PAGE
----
LONDON, U.K. - Dealing with an increasingly volatile political crisis, the U.K. Prime Minister Theresa May’s government faced a major setback on Monday after two of her most senior cabinet ministers resigned over her Brexit plan.
On Sunday night, Brexit Secretary David Davis resigned from his position, claiming that he wasn’t the best person to deliver May’s Brexit plan anymore, since he did not “believe” in it.
Davis declared that he could not support May's Brexit plan as it involved too close a relationship with the EU and gave only an illusion of control being returned to the U.K. after it left the EU.
Hours later, the country’s Foreign Secretary, Boris Johnson resigned too, plunging May’s government into further turmoil, and leaving her plan for Britain’s future relationship with the European Union in tatters.
The two senior Cabinet members have decided to quit merely three days after May managed to hammer out a compromise with her deeply divided cabinet in an all-day meeting at Chequers on Friday.
In a brief statement, No 10 confirmed Johnson’s resignation and thanked him for his work.
It added that a replacement would be announced shortly.
Further, a Downing Street spokesman said a short while later, “This afternoon, the prime minister accepted the resignation of Boris Johnson as foreign secretary. His replacement will be announced shortly. The prime minister thanks Boris for his work.”
Announcing his resignation, Davis, who has been leading U.K. negotiations to leave the EU since 2016, when he was appointed Brexit Secretary said on Monday that his "career-ending" decision was a personal one.
He said, “It seems to me we're giving too much away, too easily, and that's a dangerous strategy at this time.”
Davis told May in his resignation letter that "the current trend of policy and tactics" was making it "look less and less likely" that the U.K. would leave the customs union and single market.
He also added that he was "unpersuaded" that the government's negotiating approach "will not just lead to further demands for concessions" from Brussels.
He added, "The general direction of policy will leave us in at best a weak negotiating position, and possibly an inescapable one."
However, May responded, "I do not agree with your characterization of the policy we agreed at cabinet on Friday."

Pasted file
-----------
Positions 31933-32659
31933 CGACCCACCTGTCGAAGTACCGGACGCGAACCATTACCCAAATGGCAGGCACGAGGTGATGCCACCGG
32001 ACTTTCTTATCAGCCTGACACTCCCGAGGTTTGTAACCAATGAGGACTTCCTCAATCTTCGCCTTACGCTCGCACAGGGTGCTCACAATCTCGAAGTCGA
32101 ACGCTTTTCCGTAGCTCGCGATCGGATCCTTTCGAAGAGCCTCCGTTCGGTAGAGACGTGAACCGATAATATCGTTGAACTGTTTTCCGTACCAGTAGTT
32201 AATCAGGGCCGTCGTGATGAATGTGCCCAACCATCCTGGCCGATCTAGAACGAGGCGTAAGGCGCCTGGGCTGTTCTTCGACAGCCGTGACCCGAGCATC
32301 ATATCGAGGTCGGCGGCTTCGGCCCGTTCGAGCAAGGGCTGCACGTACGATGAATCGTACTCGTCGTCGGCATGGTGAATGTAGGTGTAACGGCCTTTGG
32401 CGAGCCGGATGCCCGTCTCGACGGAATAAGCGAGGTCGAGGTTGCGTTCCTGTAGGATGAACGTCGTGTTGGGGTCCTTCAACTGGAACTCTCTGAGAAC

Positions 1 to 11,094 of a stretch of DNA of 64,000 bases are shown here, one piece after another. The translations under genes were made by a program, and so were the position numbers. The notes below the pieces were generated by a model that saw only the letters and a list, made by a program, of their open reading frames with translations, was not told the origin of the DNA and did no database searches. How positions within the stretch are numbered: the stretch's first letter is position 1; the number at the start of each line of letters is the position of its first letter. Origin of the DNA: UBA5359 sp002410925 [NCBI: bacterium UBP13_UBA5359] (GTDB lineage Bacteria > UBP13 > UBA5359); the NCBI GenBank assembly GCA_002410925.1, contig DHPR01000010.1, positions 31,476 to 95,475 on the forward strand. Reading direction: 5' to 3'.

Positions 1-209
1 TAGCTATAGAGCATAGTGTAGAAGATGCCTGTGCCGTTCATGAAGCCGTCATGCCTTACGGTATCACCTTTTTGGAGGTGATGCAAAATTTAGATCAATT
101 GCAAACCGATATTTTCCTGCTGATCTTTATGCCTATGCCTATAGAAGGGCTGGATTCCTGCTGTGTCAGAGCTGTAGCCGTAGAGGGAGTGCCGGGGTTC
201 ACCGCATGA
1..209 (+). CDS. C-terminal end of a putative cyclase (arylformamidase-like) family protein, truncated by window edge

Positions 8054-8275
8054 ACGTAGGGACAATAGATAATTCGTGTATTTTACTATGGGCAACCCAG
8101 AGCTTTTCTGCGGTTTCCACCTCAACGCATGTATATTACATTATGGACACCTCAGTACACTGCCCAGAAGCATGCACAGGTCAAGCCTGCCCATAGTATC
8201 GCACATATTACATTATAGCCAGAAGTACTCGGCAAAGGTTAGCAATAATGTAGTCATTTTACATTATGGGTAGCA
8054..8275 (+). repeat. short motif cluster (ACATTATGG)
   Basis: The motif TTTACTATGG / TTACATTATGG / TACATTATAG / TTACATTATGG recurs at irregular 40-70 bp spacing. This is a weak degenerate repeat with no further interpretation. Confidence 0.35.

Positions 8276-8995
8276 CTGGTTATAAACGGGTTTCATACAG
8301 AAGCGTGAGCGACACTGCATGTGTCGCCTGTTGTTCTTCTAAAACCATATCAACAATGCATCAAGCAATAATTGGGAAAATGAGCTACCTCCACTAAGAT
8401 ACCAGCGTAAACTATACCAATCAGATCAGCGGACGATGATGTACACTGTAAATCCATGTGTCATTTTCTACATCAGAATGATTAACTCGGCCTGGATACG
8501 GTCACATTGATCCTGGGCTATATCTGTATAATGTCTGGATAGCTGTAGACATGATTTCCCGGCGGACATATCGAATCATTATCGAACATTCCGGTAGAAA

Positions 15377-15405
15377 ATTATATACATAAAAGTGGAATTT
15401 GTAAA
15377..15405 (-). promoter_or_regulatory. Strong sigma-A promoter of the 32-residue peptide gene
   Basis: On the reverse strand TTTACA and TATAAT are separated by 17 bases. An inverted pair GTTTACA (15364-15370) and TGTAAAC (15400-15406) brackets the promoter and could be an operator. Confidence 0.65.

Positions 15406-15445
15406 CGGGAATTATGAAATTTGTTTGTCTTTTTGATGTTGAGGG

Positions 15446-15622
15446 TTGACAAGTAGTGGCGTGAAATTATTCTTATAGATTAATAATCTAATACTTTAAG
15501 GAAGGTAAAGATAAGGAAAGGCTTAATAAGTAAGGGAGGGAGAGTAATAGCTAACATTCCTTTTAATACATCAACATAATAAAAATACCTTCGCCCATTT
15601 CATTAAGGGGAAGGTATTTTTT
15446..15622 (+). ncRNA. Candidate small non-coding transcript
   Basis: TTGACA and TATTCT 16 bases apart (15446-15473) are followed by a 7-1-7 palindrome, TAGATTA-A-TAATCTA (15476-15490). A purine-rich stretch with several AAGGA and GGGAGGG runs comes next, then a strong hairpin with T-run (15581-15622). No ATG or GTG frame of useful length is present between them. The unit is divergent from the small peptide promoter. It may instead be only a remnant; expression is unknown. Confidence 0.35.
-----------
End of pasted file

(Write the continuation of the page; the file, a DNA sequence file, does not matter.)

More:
She said she was "sorry" he was leaving but would "like to thank you warmly for everything you have done... to shape our departure from the EU.”
In an interview with BBC later, Davis said that he had objected to May's plan at the Chequers meeting, telling cabinet colleagues at the outset that he was "the odd man out.”
He even pointed out that it was "not tenable" for him to stay in post and try to persuade Tory MPs to back the policy when he did not think it was "workable.”
Davis added, "The best person to do this is someone who really believes in it, not me."
Davis’ resignation came immediately after Junior Brexit minister Steve Baker resigned the same night.
Baker launched an attack on government policy and said that he had been "blindsided" by the Brexit proposal agreed at Chequers.
He further said that he and his team had been preparing a white paper "which did not accord with what has been put to the cabinet at Chequers.”
Subsequently, a prominent Leave campaigner during the 2016 referendum, Dominic Raab was appointed Brexit secretary by May.
The 44-year old staunch Brexiteer Raab, who is currently housing minister, will take over day-to-day negotiations with the EU's Michel Barnier.
Then, on Monday morning, in another blow to May, the Foreign Secretary, who had referred to attempts to sell May’s Brexit plan at the Chequers summit as “polishing a turd,” resigned.
While Johnson’s resignation threatens U.K.’s Brexit strategy, it also puts May’s own political future under threat.